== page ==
Project description:This study investigated the links among interpersonal problem areas, depression, and alexithymia in adolescent girls at high risk for excessive weight gain and binge eating disorder. Participants were 56 girls (Mage = 14.30, SD = 1.56; 53% non-Hispanic White) with a body mass index (BMI, kg/m(2)) between the 75th and 97th percentiles (MBMI z = 1.57, SD = 0.32). By design, all participants reported loss of control eating patterns in the past month. Adolescents were individually interviewed prior to participating in a group interpersonal psychotherapy obesity and eating disorder prevention program, termed IPT for the prevention of excessive weight gain (IPT-WG). Participants' interpersonal problem areas were coded by trained raters. Participants also completed questionnaires assessing depression and alexithymia. Primary interpersonal problem areas were categorized as interpersonal deficits [as defined in the eating disorders (ED) literature] (n = 29), role disputes (n = 22), or role transitions (n = 5). Girls with interpersonal deficits-ED had greater depressive symptoms and alexithymia than girls with role disputes (p's ? 0.01). However, girls with role transitions did not differ from girls with interpersonal deficits-ED or role disputes. Interpersonal problem area had an indirect association with depression via alexithymia; interpersonal deficits-ED were related to greater alexithymia, which in turn, was related to greater depressive symptoms (p = 0.01). Among girls at risk for excess weight gain and eating disorders, those with interpersonal deficits-ED appear to have greater distress as compared to girls with role disputes or role transitions. Future research is required to elucidate the impact of interpersonal problem areas on psychotherapy outcomes.
Project description:BACKGROUND:The interpersonal model of loss of control (LOC) eating proposes that interpersonal problems lead to negative affect, which in turn contributes to the onset and/or persistence of LOC eating. Despite preliminary support, there are no data examining the construct validity of the interpersonal model of LOC eating using temporally sensitive reports of social stress, distinct negative affective states, and laboratory energy intake. METHOD:117 healthy adolescent girls (BMI: 75th-97th %ile) were recruited for a prevention trial targeting excess weight gain in adolescent girls who reported LOC eating. Prior to the intervention, participants completed questionnaires of recent social stress and consumed lunch from a multi-item laboratory test meal. Immediately before the test meal, participants completed a questionnaire of five negative affective states (anger, confusion, depression, fatigue, anxiety). Bootstrapping mediation models were conducted to evaluate pre-meal negative affect states as explanatory mediators of the association between recent social stress and palatable (desserts and snack-type) food intake. All analyses adjusted for age, race, pubertal stage, height, fat mass percentage, and lean mass. RESULTS:Pre-meal state anxiety was a significant mediator for recent social stress and palatable food intake (ps<.05). By contrast, pre-meal state anger, confusion, depression, and fatigue did not mediate the relationship between social stress and palatable food intake (ps>.05). DISCUSSION:Pre-meal anxiety appears to be the salient mood state for the interpersonal model among adolescent girls with LOC eating. Interventions that focus on improving both social functioning and anxiety may prove most effective at preventing and/or ameliorating disordered eating and obesity in these adolescents.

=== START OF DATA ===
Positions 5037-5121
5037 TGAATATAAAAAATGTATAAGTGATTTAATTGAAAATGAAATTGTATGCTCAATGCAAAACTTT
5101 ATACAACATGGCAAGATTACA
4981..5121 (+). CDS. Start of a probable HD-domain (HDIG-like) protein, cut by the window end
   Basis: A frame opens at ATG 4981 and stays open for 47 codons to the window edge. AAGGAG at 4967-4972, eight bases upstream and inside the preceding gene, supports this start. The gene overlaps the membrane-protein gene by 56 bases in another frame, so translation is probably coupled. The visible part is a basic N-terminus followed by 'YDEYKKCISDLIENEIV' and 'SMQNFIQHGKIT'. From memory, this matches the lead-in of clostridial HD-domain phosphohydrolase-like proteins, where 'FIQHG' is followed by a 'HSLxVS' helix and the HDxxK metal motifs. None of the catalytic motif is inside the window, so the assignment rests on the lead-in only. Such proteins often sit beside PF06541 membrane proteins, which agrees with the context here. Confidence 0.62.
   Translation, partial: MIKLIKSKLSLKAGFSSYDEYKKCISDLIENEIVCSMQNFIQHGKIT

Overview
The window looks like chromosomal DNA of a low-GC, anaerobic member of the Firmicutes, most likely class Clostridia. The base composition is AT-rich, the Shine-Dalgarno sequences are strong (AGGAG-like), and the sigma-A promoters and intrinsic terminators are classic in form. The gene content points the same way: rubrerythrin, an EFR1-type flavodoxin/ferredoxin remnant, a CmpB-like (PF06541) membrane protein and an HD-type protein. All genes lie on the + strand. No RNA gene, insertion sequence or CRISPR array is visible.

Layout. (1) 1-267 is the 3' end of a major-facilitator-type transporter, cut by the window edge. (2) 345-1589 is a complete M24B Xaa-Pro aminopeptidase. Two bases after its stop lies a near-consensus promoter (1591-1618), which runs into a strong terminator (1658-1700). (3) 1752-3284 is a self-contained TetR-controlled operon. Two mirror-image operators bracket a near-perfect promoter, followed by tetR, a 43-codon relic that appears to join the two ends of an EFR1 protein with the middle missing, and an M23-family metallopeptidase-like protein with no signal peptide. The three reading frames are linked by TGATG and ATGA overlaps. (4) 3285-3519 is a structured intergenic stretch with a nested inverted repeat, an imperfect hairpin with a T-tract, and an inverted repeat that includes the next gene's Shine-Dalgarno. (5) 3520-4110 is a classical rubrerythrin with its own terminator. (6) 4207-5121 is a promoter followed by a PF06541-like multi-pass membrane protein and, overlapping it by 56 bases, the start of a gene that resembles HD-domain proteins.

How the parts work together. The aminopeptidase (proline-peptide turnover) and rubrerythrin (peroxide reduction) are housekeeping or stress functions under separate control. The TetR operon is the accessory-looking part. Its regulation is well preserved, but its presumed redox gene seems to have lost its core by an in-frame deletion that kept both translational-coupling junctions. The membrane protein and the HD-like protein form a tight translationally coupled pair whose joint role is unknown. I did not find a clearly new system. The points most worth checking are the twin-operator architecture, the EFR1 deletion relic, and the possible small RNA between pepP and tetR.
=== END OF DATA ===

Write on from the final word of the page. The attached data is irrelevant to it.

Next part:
Project description:Pediatric loss of control (LOC) eating is predictive of partial- and full-syndrome binge eating disorder. The interpersonal model proposes that LOC eating is used to cope with negative mood states resulting from interpersonal distress, possibly on a momentary level. We therefore examined temporal associations between interpersonal problems, negative affect, and LOC eating among overweight adolescent girls using ecological momentary assessment (EMA).Thirty overweight and obese (?85th body mass index (BMI) percentile; BMI: M?=?36.13, SD?=?7.49 kg/m(2)) adolescent females (Age: M?=?14.92, SD?=?1.54 y; 60.0% African American) who reported at least two LOC episodes in the past month completed self-report momentary ratings of interpersonal problems, state affect, and LOC eating for 2 weeks. A series of 2-level multilevel models with centering within subjects was conducted.Between- and within-subjects interpersonal problems (p's?<?.05), but not between- (p?=?.12) or within- (p?=?.32) subjects negative affect predicted momentary LOC eating. At the between-subjects level, interpersonal problems significantly predicted increases in negative affect (p?<?001).Naturalistic data lend support to the predictive value of interpersonal problems for LOC eating among adolescents. Interventions targeting interpersonal factors on a momentary basis may be useful during this developmental stage.